By Finn Raben, David Smith and Ijaz Gilani
Political opinion polling has recently come in for some very heavy criticism, in different countries around the world; and yet this criticism continues to often be one-dimensional, and based on over-inflated expectations, without any appreciation of the myriad complexities that make up the influencers on people’s opinions and attitudes in this modern era of communication.
Can we expect the US 2016 polls to be any good?
The American polling community is no stranger to controversy during hard-fought election campaigns, pollsters often have serious arguments about appropriate methods (such as whether random-digit dialing or using voter registration lists are better for primary elections, and what is the proper percentage of mobile phone numbers in a sample). Politicians certainly argue with pollsters when they are not happy with poll results, often citing the shopworn phrase “The only poll that counts is the one on election day.”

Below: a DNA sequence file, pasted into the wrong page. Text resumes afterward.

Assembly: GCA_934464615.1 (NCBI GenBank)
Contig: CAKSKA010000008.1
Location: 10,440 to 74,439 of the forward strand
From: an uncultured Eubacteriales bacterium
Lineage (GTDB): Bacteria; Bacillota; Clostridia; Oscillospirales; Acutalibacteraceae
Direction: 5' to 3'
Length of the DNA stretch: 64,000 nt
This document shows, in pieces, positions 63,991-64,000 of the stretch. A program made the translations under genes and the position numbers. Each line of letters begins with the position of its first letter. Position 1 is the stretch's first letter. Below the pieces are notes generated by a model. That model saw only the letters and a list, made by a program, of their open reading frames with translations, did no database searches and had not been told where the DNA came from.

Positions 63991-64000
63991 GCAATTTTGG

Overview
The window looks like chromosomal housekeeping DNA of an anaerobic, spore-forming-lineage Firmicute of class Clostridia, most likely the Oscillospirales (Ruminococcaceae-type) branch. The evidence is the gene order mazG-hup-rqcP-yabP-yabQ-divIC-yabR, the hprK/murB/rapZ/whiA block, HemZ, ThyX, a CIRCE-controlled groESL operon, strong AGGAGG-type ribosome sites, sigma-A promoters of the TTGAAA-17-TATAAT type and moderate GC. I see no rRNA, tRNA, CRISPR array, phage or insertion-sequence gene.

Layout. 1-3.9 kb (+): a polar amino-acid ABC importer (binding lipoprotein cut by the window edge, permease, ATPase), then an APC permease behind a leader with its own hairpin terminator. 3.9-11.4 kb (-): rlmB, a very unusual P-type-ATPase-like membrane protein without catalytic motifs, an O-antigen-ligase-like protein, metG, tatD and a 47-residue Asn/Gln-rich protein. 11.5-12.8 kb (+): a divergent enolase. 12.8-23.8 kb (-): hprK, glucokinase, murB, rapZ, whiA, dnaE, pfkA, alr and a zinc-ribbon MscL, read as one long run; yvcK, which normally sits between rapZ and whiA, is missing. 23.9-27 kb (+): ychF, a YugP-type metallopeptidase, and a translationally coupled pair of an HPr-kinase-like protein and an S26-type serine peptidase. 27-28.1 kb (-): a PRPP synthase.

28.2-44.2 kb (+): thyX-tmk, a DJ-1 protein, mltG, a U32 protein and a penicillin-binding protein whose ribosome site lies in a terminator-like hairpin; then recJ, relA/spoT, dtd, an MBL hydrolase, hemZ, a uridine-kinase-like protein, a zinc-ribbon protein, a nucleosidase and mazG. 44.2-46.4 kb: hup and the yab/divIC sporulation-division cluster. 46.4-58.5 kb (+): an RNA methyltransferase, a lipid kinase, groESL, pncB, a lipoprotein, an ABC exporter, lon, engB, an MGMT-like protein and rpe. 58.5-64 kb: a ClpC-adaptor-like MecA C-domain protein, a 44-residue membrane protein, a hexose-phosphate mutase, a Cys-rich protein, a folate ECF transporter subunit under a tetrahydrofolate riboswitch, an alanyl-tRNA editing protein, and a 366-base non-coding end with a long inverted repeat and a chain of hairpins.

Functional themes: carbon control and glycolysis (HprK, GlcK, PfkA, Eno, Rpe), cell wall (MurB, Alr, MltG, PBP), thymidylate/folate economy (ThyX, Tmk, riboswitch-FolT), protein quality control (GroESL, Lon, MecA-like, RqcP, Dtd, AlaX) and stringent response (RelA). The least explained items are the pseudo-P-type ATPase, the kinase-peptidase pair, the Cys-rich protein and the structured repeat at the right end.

Zenel Batagelj of Valicon looks at the 2011 Slovenian general election, which saw an unprecedented level of tactical voting and a very surprising result. How can research organisations identify the indicators and ensure that their pre-election polls can more accurately gauge public opinion when it comes to strategic voting.